Joël Scherk (1946-1980)
In memoriam Joël Scherk
Joël Scherk died on May 16, 1980. Although 33 years old, he had made many very important discoveries in dual string theory and supergravity, as will be manifest in this review. It is striking to note how logical and sustained the development of his thinking was.
His first important contribution was the renormalization of the one-loop open dual string amplitude. Then he developed the idea of the zero-slope limit when all masses except the lightest tend to infinity, and found that this leads to quantum field theories. In particular the closed string sector yielded general relativity, and from then on he was fascinated by gravitation. The one-loop contributions of the open string model in $d = 26$ dimensions were shown to correspond to a new ghost-free set of states, corresponding to closed Strings and interpreted as Pomeron states. One of these states was described by an antisymmetric tensor gauge field, which is nowadays of interest. Then he started wondering what happens with the extra dimensions in our four-dimensional world. This led him to the idea of spontaneous compactification of space-time, extending ideas of Kalusza and Klein.
In supergravity he started by solving the matter coupling problem and worked out the super-Higgs effect. Then he constructed the $N = 3$ supergravity, and both the $SO(4)$ and the $SU(4)$ versions of $N=4$ extended supergravity. The latter model was suggested by taking the zero slope limit of the $d = 10$ dimensional closed string dual model with fermions. The $d = 10$ open string model yielded in the zero slope limit $N = 4$ supersymmetric Yang—Mills theory. In the $SU(4)$ model he found a noncompact $SU(1, 1)$ global symmetry, and in the $N = 2, 3, 4$ models he gave a complete treatment of the duality and chiral symmetries. He then formulated $N = 1 d = 11 supergravity$, which yields the $N=8$ $d=4$ model upon dimensional reduction. He also developed the idea of spontaneous symmetry breaking by means of dimensional reduction, and worked out the particle spectrum. There he found a massless vector boson and proposed the idea that it yields the (testable) force of antigravity.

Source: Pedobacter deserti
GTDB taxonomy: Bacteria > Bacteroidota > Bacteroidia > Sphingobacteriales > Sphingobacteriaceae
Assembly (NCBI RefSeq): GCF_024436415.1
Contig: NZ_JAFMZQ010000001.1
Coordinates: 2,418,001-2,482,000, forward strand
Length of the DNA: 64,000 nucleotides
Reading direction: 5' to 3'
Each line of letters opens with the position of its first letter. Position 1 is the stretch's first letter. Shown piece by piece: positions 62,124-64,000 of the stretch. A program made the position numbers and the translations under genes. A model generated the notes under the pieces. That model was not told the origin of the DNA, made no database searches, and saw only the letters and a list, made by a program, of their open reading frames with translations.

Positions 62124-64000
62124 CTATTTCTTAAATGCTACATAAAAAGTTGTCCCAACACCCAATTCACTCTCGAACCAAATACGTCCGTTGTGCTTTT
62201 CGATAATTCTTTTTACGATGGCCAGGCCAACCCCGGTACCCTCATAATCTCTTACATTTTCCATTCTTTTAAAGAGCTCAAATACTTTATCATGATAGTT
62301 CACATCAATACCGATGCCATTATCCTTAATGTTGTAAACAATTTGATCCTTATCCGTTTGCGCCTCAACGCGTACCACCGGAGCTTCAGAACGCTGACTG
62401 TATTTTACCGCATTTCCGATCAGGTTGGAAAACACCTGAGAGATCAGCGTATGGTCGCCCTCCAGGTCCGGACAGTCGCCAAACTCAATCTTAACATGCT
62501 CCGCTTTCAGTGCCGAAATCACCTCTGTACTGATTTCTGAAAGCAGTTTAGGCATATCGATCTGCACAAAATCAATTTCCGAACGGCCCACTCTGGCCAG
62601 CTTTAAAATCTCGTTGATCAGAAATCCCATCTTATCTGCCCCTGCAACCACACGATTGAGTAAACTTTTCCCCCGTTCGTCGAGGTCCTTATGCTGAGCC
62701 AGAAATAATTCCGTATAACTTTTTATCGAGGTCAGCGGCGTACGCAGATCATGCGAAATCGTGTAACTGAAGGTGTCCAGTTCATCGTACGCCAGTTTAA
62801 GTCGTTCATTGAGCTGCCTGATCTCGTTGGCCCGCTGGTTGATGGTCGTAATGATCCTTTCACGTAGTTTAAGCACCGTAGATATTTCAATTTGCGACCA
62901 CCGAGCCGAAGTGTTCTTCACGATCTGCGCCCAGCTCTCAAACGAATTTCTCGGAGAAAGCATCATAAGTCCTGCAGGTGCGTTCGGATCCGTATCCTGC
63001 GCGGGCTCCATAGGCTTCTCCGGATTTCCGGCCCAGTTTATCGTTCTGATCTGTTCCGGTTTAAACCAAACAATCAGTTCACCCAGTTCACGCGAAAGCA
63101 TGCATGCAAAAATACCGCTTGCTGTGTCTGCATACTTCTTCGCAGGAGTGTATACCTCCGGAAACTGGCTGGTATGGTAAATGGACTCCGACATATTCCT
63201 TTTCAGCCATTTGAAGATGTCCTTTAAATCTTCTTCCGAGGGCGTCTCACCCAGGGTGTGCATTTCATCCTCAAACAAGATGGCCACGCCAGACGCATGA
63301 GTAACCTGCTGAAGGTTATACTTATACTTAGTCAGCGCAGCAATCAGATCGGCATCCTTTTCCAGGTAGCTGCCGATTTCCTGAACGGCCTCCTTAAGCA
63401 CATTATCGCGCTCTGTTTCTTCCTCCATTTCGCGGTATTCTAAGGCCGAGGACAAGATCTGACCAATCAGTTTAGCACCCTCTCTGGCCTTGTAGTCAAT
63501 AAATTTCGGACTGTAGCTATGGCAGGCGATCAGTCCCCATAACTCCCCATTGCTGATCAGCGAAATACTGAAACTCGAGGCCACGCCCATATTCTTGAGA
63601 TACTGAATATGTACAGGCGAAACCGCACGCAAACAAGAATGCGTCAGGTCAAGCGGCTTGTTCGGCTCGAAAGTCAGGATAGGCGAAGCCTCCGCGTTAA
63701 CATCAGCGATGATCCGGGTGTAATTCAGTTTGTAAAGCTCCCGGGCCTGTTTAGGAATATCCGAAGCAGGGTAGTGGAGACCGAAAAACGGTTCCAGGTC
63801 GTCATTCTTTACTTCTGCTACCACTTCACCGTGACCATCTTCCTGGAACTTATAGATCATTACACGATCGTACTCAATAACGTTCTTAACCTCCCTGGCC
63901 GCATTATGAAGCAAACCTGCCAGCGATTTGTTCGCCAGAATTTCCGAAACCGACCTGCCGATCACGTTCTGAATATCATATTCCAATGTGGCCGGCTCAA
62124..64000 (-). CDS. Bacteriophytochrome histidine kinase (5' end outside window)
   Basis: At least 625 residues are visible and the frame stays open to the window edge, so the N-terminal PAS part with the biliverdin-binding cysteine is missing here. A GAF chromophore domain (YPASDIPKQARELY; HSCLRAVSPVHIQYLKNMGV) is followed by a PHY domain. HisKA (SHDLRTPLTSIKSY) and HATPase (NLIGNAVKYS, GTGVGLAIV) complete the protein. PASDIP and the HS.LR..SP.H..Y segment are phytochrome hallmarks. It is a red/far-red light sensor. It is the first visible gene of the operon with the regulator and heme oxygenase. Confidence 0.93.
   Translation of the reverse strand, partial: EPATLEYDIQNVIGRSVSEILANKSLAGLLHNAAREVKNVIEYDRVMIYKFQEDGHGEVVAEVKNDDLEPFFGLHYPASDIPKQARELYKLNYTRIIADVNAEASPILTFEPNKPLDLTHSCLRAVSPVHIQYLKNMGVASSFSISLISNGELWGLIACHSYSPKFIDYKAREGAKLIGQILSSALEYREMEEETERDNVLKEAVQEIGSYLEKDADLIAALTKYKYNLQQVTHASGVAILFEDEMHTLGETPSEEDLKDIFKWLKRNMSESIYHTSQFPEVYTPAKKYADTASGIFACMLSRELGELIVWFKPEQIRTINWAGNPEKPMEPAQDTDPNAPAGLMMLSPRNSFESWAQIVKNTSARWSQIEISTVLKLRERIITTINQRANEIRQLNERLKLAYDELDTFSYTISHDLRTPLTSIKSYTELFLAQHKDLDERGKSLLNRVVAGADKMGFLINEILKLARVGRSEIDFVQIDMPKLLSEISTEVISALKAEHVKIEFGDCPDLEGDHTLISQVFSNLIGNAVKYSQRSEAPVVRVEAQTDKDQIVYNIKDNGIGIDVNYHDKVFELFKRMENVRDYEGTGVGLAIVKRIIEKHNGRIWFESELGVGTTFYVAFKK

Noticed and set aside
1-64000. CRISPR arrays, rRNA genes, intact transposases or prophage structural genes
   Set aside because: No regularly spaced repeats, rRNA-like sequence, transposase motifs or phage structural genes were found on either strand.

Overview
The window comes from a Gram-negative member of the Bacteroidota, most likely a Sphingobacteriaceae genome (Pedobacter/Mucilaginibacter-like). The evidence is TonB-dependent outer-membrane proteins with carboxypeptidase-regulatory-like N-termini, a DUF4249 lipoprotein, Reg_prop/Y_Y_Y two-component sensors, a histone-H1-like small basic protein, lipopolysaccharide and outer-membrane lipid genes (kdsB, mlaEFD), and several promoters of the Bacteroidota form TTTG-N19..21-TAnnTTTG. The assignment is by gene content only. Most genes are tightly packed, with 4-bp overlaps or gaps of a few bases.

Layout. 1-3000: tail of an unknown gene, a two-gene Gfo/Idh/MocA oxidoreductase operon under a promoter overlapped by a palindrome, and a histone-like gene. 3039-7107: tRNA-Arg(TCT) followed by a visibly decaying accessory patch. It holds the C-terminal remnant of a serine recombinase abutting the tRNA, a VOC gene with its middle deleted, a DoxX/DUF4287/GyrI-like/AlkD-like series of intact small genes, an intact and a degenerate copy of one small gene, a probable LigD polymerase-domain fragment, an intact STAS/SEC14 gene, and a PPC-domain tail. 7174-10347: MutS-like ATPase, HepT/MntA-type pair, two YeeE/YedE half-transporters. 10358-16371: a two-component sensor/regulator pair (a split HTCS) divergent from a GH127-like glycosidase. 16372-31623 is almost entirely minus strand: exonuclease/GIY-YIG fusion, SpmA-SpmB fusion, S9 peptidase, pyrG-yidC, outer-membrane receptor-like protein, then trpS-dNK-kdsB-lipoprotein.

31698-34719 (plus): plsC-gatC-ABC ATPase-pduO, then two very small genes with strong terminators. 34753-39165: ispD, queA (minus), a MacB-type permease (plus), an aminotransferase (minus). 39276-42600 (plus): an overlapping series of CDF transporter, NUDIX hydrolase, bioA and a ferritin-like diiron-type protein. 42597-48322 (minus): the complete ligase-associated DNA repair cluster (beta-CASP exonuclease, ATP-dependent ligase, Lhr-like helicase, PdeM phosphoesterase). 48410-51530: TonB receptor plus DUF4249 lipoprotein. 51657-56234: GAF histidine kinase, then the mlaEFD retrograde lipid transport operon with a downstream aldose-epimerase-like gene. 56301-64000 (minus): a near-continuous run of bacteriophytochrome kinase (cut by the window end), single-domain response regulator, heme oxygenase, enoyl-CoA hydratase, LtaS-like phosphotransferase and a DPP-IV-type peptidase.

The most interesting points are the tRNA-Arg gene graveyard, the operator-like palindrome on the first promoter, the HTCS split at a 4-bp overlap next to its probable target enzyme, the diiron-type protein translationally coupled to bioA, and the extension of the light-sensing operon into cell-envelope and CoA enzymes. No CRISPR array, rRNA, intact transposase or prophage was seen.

Despite this impressive record, Joel was a relaxed and very friendly person. He was among the best and most pedagogical speakers and his articles were crystal clear. He was always open to discussion and had a very developed sense of humour. He also contributed actively to the popularization of theoretical physics by radio talks, lectures for lay-men and articles in popular scientific magazines.
On the early theory of relativistic strings (Nambu-Goto action) then motivated a explanations of the “dual resonance model” for hadrons (cf. Polyakov gauge-string duality):
On the GSO projection for the spinning string/superstring:
F. Gliozzi, Joël Scherk, D. I. Olive, Supersymmetry, supergravity theories and the dual spinor model, Nucl. Phys, B122, 253 (1977)
F. Gliozzi, Joël Scherk, D. I. Olive, Supersymmetry, Supergravity Theories and the Dual Spinor Model, Nucl. Phys. B 122 (1977), 253 (spire)
Introducing D=11 supergravity:
On the Scherk-Schwarz mechanism:
Joël Scherk, John Schwarz, Spontaneous breaking of supersymmetry through dimensional reduction, Physics Letters B Volume 82, Issue 1, 12 March 1979, Pages 60-64 (doi:10.1016/0370-2693(79)90425-8)
Joël Scherk, John Schwarz, How to get masses from extra dimensions, in: Supergravities in Diverse Dimensions, pp. 1282-1309 (1989) (doi:10.1142/9789814542340_0083)
Last revised on February 19, 2024 at 09:59:27. See the history of this page for a list of all contributions to it.